Dedinje Neighborhood – Nekretnine

Zvezdara

Zvezdara neighborhood is Belgrade’s forest haven. Its “mass of greenery” is home to interesting fauna, including owls and hedgehogs. This is the neighborhood for hiking, walking, and enjoying nature.

Dedinje Neighborhood Wikipedia

Palilula

My neighborhood Palilula “occupies some of Belgrade’s prime real estate”. It’s close to the city centre but without the traffic and intensity. The neighborhood developed during the Habsburg occupation of Belgrade. It’s an active desirable location with interesting landmarks, markets, restaurants, and shops.

Belgrade Genex Tower – The Bohemian Blog

Rosenberg Trio Gypsy Jazz Swing Band

Rosenberg Trio is a famous Gypsy Jazz Swing Band from the Netherlands. They’ve performed throughout Europe, at Carnegie Hall, and several times at Belgrade’s Jubilee Guitar Art Festival.

Inspired by French jazz guitarist Django Rinehart and considered the “essence of Gypsy Jazz Swing Music” the group has performed together for over 25 years. It’s a family affair and the concert features two brothers and an uncle.

Beograd Fortress – Wikipedia

Last night I saw them perform at Belgrade’s Kombank Hall as part of Belgrade’s Guitar Festival. The group consisted of founder and virtuoso Štochelo (Štoke) Rozenberg main guitar, Mozes Rozenberg rhythm guitar, and Noni Rozenberg bass guitar.

Rosenberg Trio

Štoke is considered one of the best guitarists of all time. He started playing guitar at age 10 and won Guitarist Magazine’s prestigious Golden Guitar Award.

The performance was sold out and the audience went wild for the trio. They did two encores and ended with a toe-tapping Serbian / Hungarian piece that had the audience squealing with delight. They’re a lovely group with a wonderful vibe and have recorded 26 studio and concert albums. It was a memorable evening.

Kombank Hall Belgrade – SEEbtm

Next week there’s an International Piano Competition and luckily, I got a ticket! I’m taking some walking tours and have tickets for March ballet and opera performances at the National Theatre.

Interior Subotica Synagogue – szecesszio.szegedvaros.hu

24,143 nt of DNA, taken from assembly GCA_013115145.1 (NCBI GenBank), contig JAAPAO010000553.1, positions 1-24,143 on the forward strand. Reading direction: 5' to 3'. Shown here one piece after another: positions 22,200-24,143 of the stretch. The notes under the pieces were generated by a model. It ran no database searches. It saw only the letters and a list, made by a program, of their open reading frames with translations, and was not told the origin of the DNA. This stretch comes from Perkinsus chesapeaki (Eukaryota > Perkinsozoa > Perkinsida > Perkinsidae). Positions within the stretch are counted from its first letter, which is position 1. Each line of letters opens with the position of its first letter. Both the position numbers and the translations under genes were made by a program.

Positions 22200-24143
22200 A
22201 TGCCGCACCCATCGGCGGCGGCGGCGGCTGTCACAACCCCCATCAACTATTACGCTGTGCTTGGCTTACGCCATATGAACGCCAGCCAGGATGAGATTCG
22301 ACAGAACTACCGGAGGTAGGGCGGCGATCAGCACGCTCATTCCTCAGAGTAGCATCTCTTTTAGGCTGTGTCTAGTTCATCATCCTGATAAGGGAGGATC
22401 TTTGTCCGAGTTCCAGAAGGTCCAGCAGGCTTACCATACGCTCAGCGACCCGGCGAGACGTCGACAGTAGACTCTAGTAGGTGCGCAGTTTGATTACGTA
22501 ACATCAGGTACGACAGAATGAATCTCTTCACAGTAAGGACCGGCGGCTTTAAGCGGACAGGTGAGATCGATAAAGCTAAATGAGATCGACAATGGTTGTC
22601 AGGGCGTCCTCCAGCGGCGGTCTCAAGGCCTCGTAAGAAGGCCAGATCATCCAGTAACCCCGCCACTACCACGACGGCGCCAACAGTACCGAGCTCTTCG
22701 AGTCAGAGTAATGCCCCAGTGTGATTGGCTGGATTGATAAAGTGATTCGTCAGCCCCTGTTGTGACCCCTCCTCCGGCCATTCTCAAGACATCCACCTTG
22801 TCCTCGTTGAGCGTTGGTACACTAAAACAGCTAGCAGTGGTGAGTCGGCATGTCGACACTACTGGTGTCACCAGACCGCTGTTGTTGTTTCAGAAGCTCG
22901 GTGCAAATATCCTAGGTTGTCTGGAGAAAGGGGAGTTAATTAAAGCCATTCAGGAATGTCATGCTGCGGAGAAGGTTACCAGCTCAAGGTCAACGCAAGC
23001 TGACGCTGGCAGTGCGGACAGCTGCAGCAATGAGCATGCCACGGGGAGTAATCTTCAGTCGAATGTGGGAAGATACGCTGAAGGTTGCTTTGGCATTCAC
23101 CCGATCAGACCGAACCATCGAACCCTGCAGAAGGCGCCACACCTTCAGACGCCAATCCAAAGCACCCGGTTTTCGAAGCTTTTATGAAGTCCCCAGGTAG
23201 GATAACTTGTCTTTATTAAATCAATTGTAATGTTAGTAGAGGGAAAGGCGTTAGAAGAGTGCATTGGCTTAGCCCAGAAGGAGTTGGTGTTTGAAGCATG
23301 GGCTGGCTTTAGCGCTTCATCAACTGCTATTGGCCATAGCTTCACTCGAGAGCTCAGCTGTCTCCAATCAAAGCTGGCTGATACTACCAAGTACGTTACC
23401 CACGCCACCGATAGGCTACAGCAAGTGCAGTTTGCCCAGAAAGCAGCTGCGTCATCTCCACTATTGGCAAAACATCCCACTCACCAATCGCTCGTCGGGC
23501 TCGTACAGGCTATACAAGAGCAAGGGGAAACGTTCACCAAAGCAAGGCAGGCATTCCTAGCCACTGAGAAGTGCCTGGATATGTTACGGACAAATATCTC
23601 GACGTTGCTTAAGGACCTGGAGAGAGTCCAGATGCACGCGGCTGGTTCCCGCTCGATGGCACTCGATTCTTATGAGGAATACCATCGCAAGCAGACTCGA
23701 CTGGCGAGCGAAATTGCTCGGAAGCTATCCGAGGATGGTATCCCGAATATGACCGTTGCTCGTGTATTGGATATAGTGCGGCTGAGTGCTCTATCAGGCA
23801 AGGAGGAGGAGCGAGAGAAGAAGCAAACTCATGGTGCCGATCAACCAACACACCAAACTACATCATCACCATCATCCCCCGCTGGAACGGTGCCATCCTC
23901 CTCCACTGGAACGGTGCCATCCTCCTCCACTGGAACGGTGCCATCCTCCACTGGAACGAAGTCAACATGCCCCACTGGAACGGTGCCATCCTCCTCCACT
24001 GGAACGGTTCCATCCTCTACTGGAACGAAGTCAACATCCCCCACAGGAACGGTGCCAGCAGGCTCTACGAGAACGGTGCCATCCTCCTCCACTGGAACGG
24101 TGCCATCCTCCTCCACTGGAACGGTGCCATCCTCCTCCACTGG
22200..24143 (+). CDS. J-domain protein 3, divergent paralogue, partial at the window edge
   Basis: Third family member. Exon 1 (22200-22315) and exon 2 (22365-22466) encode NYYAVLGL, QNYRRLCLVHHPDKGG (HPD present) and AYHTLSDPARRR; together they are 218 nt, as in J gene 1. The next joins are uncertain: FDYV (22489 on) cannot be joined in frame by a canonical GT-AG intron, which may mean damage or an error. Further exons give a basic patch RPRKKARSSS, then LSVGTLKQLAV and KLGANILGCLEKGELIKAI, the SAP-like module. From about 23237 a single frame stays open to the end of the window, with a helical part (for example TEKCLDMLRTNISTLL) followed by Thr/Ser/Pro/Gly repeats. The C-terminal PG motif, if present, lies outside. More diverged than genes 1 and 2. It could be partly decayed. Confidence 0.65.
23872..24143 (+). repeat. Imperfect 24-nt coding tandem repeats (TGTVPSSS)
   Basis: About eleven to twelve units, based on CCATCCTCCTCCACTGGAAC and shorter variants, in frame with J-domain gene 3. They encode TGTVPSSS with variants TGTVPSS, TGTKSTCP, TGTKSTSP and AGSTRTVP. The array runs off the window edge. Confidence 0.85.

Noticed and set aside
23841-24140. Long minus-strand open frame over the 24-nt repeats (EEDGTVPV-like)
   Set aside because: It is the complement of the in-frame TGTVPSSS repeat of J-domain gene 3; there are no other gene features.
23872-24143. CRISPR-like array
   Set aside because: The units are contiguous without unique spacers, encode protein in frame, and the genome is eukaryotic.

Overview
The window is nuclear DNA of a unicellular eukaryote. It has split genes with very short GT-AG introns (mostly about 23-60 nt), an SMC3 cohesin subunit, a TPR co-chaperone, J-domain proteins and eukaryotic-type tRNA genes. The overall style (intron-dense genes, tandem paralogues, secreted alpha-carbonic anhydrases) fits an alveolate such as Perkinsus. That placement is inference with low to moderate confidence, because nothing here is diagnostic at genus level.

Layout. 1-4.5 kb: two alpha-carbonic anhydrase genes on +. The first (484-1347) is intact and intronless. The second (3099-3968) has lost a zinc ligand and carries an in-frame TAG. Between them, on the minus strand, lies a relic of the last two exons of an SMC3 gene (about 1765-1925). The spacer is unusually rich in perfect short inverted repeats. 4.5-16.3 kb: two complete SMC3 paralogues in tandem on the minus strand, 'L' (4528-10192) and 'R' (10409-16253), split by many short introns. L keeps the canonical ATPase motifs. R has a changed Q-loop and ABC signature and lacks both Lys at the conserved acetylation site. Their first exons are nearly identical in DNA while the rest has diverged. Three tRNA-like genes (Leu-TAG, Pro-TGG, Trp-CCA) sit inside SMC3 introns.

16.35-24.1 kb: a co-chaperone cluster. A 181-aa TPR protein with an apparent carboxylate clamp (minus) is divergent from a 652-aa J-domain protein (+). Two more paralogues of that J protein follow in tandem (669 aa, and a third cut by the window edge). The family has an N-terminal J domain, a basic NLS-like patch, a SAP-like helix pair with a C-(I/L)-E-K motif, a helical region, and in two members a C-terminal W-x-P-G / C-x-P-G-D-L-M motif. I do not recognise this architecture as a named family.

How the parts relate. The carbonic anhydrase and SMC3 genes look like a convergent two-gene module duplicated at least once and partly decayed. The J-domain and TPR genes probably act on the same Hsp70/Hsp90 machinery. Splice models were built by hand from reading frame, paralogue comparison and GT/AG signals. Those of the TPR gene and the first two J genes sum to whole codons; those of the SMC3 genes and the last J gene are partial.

Maputo Mozambique

Skyline Maputo Capital of Mozambique

During my 2017-2018 travels, I’ve made a point of experiencing new places, trying not to only frequent favorite, familiar haunts like Cape Town. After a seaside respite in Amanzimtoti near Durban, I leave South Africa next week for a month exploring Mozambique, beginning with Maputo. Mozambique has long fascinated me. I passed through the country on safari a few years ago, but didn’t spend meaningful time there. It’s my first visit to Maputo.

Maputo Railway Station

I’ve read mixed reviews of the city – good, bad, and downright scary. One solo woman blogger labeled Maputo as her “least favorite city in the world”. I try to keep an open mind when reading negative articles and don’t let them deter my travels. Mozambique is a popular destination for South Africans, and everyone I’ve talked to praises it as a vibrant, exciting city.

Geography and History

Maputo is known as the City of Acacias and Southern Africa’s “Pearl of the Indian Ocean”. Population in the city proper is a little over one million. There are appealing written descriptions of Maputo portraying its streets lined with the “yellow, red, and purple canopies of Acacia, Flame, and Jacaranda trees”.

Mozambican Flame Tree

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“Founded as a port town by the Portuguese, the influence of travelers and traders from Africa, Asia, and Europe made Maputo a diverse and lively metropolis.”

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Dhow Maputo Bay

Maputo is 50 miles from South Africa’s border, with the Maputo River separating the two countries. Mozambique’s southern border is on the northern bank of the Esturio do Esprito Santo leading to Maputo Bay. Maputo is on one end of the Bay with rustic, laid back Catembe on the opposite edge. Maputo Bay is 56 miles long and 20 miles wide. In the 1500s, it was called Catembe Bay – “an exchange place for Arab and African merchants”. In an economy based on the Ivory trade, sadly elephant tusks were the primary product.

Mozambican Panorama Estevão Mucavele

The new Maputo-Catembe Bridge replaces the current ferry and road systems between Maputo and Catembe. The two-mile bridge cuts transport time to South Africa significantly and boosts trade and tourism. When completed, it will become Africa’s longest suspension bridge.

Portuguese explorer Vasco da Gama was the first European to reach Mozambique. Da Gama landed in the Muslim island town of Moçambique in 1498. Portuguese explorer Antonio de Campos followed Da Gama and discovered Maputo Bay. He was followed in the late 1500s by navigator Lourenço Marques. Maputo Bay was once known as Delagoa Bay and the city of Maputo as Lourenço Marques.

In 1876, the Portuguese government sent a commission to develop the area and build a hospital and church. Maputo became a city in 1887 and the capital of Mozambique in 1898. With its busy port and railroad serving South Africa’s gold fields, the city grew.

Independence and Civil War

Mozambique’s independence from Portugal in 1975 was followed by years of intense civil conflict that concluded in 1992. The civil war was violent with transformation into a socialist one-party-state, crackdown on dissidents, and widespread nationalization of Portuguese-owned enterprises. White Portuguese Mozambicans fled the country “creating economic collapse and chaos”.